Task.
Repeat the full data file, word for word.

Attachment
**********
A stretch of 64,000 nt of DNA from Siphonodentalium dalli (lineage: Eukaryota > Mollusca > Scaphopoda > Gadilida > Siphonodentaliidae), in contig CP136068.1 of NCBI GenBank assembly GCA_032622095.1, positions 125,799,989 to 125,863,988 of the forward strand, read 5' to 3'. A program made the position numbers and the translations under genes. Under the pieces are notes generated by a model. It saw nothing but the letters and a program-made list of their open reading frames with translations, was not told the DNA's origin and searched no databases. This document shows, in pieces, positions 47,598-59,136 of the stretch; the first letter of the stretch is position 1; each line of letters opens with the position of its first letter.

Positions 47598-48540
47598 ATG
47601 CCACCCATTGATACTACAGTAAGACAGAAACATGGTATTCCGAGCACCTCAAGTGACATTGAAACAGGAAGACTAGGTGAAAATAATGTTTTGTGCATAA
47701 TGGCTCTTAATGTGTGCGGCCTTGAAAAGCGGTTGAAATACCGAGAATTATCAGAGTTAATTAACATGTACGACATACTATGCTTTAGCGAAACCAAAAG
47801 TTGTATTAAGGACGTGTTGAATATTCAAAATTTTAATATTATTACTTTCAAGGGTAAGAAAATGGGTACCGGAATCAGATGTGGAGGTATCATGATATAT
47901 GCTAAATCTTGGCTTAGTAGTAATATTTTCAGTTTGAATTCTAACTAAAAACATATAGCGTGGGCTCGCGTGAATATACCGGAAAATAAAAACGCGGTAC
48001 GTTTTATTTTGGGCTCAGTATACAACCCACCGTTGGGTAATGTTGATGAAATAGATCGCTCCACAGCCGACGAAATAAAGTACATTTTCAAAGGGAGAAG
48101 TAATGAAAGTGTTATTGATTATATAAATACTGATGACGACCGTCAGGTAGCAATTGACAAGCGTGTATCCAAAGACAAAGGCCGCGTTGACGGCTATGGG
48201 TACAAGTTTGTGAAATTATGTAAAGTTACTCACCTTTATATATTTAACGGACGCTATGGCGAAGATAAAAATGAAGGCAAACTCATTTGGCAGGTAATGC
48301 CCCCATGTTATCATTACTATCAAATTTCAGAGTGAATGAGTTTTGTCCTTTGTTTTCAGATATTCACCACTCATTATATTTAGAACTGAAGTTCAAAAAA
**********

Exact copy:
A stretch of 64,000 nt of DNA from Siphonodentalium dalli (lineage: Eukaryota > Mollusca > Scaphopoda > Gadilida > Siphonodentaliidae), in contig CP136068.1 of NCBI GenBank assembly GCA_032622095.1, positions 125,799,989 to 125,863,988 of the forward strand, read 5' to 3'. A program made the position numbers and the translations under genes. Under the pieces are notes generated by a model. It saw nothing but the letters and a program-made list of their open reading frames with translations, was not told the DNA's origin and searched no databases. This document shows, in pieces, positions 47,598-59,136 of the stretch; the first letter of the stretch is position 1; each line of letters opens with the position of its first letter.

Positions 47598-48540
47598 ATG
47601 CCACCCATTGATACTACAGTAAGACAGAAACATGGTATTCCGAGCACCTCAAGTGACATTGAAACAGGAAGACTAGGTGAAAATAATGTTTTGTGCATAA
47701 TGGCTCTTAATGTGTGCGGCCTTGAAAAGCGGTTGAAATACCGAGAATTATCAGAGTTAATTAACATGTACGACATACTATGCTTTAGCGAAACCAAAAG
47801 TTGTATTAAGGACGTGTTGAATATTCAAAATTTTAATATTATTACTTTCAAGGGTAAGAAAATGGGTACCGGAATCAGATGTGGAGGTATCATGATATAT
47901 GCTAAATCTTGGCTTAGTAGTAATATTTTCAGTTTGAATTCTAACTAAAAACATATAGCGTGGGCTCGCGTGAATATACCGGAAAATAAAAACGCGGTAC
48001 GTTTTATTTTGGGCTCAGTATACAACCCACCGTTGGGTAATGTTGATGAAATAGATCGCTCCACAGCCGACGAAATAAAGTACATTTTCAAAGGGAGAAG
48101 TAATGAAAGTGTTATTGATTATATAAATACTGATGACGACCGTCAGGTAGCAATTGACAAGCGTGTATCCAAAGACAAAGGCCGCGTTGACGGCTATGGG
48201 TACAAGTTTGTGAAATTATGTAAAGTTACTCACCTTTATATATTTAACGGACGCTATGGCGAAGATAAAAATGAAGGCAAACTCATTTGGCAGGTAATGC
48301 CCCCATGTTATCATTACTATCAAATTTCAGAGTGAATGAGTTTTGTCCTTTGTTTTCAGATATTCACCACTCATTATATTTAGAACTGAAGTTCAAAAAA